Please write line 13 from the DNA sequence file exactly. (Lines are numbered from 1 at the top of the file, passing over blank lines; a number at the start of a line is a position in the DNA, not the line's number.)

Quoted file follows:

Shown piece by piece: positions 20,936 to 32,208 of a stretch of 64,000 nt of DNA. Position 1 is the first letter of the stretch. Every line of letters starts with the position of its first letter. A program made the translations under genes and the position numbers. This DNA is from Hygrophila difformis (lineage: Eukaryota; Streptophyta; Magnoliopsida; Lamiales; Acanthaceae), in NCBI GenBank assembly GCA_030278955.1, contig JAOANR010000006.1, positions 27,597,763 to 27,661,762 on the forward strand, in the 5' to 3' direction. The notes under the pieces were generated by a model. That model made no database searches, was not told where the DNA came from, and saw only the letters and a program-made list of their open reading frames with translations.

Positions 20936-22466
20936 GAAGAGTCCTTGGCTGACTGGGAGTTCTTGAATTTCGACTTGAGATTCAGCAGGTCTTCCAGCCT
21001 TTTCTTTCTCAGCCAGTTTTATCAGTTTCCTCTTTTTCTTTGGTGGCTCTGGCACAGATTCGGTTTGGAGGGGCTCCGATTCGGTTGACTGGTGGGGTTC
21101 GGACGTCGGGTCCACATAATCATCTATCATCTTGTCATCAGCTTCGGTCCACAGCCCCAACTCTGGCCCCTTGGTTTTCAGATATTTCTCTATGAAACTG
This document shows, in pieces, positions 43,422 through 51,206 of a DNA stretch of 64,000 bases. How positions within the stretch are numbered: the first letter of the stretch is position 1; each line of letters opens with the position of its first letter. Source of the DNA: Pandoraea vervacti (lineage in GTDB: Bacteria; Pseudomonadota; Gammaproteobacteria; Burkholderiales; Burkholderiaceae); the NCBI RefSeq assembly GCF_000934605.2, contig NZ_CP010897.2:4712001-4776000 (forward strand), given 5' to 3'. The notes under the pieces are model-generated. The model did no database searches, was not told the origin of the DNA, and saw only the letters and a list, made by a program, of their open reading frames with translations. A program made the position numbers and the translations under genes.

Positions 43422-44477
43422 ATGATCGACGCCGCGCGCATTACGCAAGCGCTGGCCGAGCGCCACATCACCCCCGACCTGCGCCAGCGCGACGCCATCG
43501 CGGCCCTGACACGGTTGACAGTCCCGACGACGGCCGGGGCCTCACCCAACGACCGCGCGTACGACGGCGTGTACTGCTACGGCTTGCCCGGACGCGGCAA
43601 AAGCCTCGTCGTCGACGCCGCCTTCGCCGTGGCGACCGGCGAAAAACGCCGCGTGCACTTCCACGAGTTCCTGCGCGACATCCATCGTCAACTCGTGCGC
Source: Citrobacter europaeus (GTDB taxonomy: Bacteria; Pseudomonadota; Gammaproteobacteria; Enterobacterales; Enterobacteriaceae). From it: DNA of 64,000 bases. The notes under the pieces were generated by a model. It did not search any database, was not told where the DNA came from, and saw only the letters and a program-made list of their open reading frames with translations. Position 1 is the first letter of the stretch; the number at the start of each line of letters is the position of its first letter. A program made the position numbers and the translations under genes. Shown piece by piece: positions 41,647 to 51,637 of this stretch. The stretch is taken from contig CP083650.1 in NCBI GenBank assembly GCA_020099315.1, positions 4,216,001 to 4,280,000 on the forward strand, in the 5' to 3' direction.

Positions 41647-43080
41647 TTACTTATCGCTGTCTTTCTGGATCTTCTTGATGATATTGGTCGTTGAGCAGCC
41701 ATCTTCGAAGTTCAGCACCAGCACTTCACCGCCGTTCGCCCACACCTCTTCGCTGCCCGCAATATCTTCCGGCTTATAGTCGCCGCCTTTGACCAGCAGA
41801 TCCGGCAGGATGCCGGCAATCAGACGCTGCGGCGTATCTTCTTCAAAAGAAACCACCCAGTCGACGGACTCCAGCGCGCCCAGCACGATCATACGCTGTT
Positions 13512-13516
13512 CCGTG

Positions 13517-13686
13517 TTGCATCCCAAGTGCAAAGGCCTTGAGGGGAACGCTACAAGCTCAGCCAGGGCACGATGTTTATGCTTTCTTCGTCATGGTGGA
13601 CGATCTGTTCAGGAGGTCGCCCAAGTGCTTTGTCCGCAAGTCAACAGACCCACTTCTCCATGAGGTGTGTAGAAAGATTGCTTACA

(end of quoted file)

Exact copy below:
41647 TTACTTATCGCTGTCTTTCTGGATCTTCTTGATGATATTGGTCGTTGAGCAGCC